TO: Campus Community
FR: Dr. Jerlena Griffin-Desta, Chief Diversity Officer and Chief of Staff
Dear Campus Community,
We begin another academic year at Sonoma State, but in so many ways, nothing is the same as it has been at the start of academic years past. From the death of George Floyd in Minneapolis and the demonstrations to protest anti-Black violence; to COVID-19 and the reality of social distancing and distance learning that have upended our lives; to the raging wildfires in California that have blurred and reddened our skies – a cascade of social and natural crises continues to challenge all of us.
Even while living through these challenges and widespread unrest, however, we at Sonoma State have stayed focused on developing and implementing the necessary actions to make our campus community one that is truly equitable, inclusive, and just. I continue to be honored to serve as the inaugural Chief Diversity Officer for our university, and to have worked closely on this vital effort with our senior administrative and academic leadership, our student leaders, and the members of our President’s Advisory Council on Diversity, Equity, Campus Climate and Inclusion, with Co Chair Dr. Karen Schneider, since I arrived at Sonoma State in 2019.
These efforts have been dedicated to creating and strengthening anti-racist action, both with and in support of our fellow Seawolves. This includes Sonoma State community members of Asian heritage who have faced repugnant discrimination as a result of COVID-19, and those who are classified as “undocumented” who have endured relentless persecution as the result of vitriolic anti-immigrant rhetoric and policies.
The results of this continuous effort so far include programmatic and structural initiatives (in process) via the establishment of the Office of Diversity, Equity, and Inclusion, as guided by a collective vision we call Achieving Beloved Community. It is a broad, comprehensive approach that includes the following:
• A new Diversity, Equity, and Inclusion (DEI) website
• Community building and campus climate support
• Strategic consultation and planning
• Educational and training opportunities
• Campus-based programming based on promising practices
I encourage you to browse our new website and to utilize the noted resources – including training and education requests, lists of programs and contacts, and other key information. Should you wish to contact the DEI office, you can do so by emailing email@example.com.
As those efforts to implement anti-racist action have underscored, the promise of a community that not simply values equity-mindedness and inclusion but also lives those values every day is important. The Beloved Community, as Dr. Martin Luther King, Jr. called it, is the community envisioned in “We the People,” and “It takes a village,” and countless other maxims and ideals of mutual respect and responsibility. Responsibility is literally the ability to respond, and it is that ability - along with a sincere willingness – that we are fostering with our work.
Since President Sakaki’s call to action in her powerful June message, we have made real progress in the vital endeavor of upholding mutual respect and responsibility in our Seawolf community, and in addressing racial injustice at Sonoma State. We have begun our work toward acknowledging that race is a factor in many more ways that we may know or will admit; toward overcoming silent indifference towards racism and anti-Blackness at our university; and toward engaging Noma Nation in the difficult, yet critical dialogue around racism – and specifically racism towards Black people – that has taken on even greater urgency since George Floyd’s death.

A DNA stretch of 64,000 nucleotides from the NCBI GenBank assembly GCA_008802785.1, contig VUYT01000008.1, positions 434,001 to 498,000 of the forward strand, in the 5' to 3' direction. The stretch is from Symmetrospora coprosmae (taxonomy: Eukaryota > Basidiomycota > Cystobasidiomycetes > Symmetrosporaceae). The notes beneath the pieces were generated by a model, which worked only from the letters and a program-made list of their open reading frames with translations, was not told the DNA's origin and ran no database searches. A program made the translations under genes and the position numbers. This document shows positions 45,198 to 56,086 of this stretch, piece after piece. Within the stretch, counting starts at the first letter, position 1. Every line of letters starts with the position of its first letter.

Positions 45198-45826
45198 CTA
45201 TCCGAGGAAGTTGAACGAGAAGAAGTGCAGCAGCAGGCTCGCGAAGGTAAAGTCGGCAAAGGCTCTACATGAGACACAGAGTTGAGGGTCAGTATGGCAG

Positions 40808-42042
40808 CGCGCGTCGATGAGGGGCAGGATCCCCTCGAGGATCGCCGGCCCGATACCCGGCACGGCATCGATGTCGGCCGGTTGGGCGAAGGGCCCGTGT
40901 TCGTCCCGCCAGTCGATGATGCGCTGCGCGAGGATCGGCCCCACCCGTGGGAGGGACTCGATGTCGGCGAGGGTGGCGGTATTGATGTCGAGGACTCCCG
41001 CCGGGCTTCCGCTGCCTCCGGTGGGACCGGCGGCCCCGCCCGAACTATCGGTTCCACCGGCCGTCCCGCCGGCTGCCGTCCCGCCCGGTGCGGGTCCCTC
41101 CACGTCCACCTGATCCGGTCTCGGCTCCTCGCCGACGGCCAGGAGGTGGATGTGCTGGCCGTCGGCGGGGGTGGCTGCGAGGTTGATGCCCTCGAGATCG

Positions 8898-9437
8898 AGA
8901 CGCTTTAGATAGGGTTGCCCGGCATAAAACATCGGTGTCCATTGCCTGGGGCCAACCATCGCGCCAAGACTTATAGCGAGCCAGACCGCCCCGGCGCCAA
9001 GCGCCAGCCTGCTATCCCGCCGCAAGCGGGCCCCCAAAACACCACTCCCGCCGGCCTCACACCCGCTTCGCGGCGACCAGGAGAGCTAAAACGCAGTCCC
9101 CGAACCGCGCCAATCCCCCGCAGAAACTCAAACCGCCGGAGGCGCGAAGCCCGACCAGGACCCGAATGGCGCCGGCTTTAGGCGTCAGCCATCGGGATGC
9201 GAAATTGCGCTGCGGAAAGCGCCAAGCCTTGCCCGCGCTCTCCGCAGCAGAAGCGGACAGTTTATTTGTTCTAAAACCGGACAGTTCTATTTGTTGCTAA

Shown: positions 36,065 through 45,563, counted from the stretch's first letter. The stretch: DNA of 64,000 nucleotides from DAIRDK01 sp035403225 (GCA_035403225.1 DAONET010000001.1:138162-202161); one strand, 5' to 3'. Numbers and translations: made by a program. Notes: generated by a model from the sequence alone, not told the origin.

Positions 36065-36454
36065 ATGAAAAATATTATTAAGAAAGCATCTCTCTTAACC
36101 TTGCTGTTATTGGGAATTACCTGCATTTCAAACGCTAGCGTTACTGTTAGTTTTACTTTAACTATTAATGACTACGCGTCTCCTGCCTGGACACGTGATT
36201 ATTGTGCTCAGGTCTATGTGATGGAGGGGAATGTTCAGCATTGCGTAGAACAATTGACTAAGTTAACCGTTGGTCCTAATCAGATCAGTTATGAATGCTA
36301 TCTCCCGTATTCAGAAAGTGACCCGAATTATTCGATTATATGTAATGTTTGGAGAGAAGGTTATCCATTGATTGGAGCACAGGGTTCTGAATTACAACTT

And, the unjust killings that continue to this day.
Together, we continue to face some of the darker truths about persistent racism in our country, and among our fellow Seawolves there seems to be a genuine openness to doing so. A campus community that is equitable and inclusive is a campus community in which every course, every department, every residence, and every office is rooted in anti-racism.
The shift to conscious and proactive anti-racist values and behavior is deliberative and strategic, because its necessity is directly proportionate to its difficulty. We must be committed not only to making that shift ourselves, but also to helping each other make that shift. Only then can we be the best version of ourselves as individuals, and only then can Sonoma State be the best version of itself as a university community.
As a Black woman who grew up in the vestiges of the Jim Crow segregated South, I know what racism feels like – from petty, stinging microaggressions to broad institutional discrimination and marginalization. Even so, I am someone who always tries to extend empathy and understanding, and who has dedicated my career to helping build the kind of communities I value – the kind of communities that thrive through inclusion and shared, equitable well-being. This is what I want for Sonoma State.
I promise that I will do my best to support this campus in becoming its own Beloved Community. And I will do so with respect and compassion and joy.
In closing, I ask you to consider the words of the poet and social justice activist June Jordan. In her sweeping and evocative seven-part poem, “From Sea to Shining Sea,” she wrote these lines:
This is a good time
This is the best time
This is the only time to come together
Let’s begin each day at Sonoma State with a shared commitment to coming together – to acknowledging that this is the best time to make our campus community truly equitable, inclusive, and just.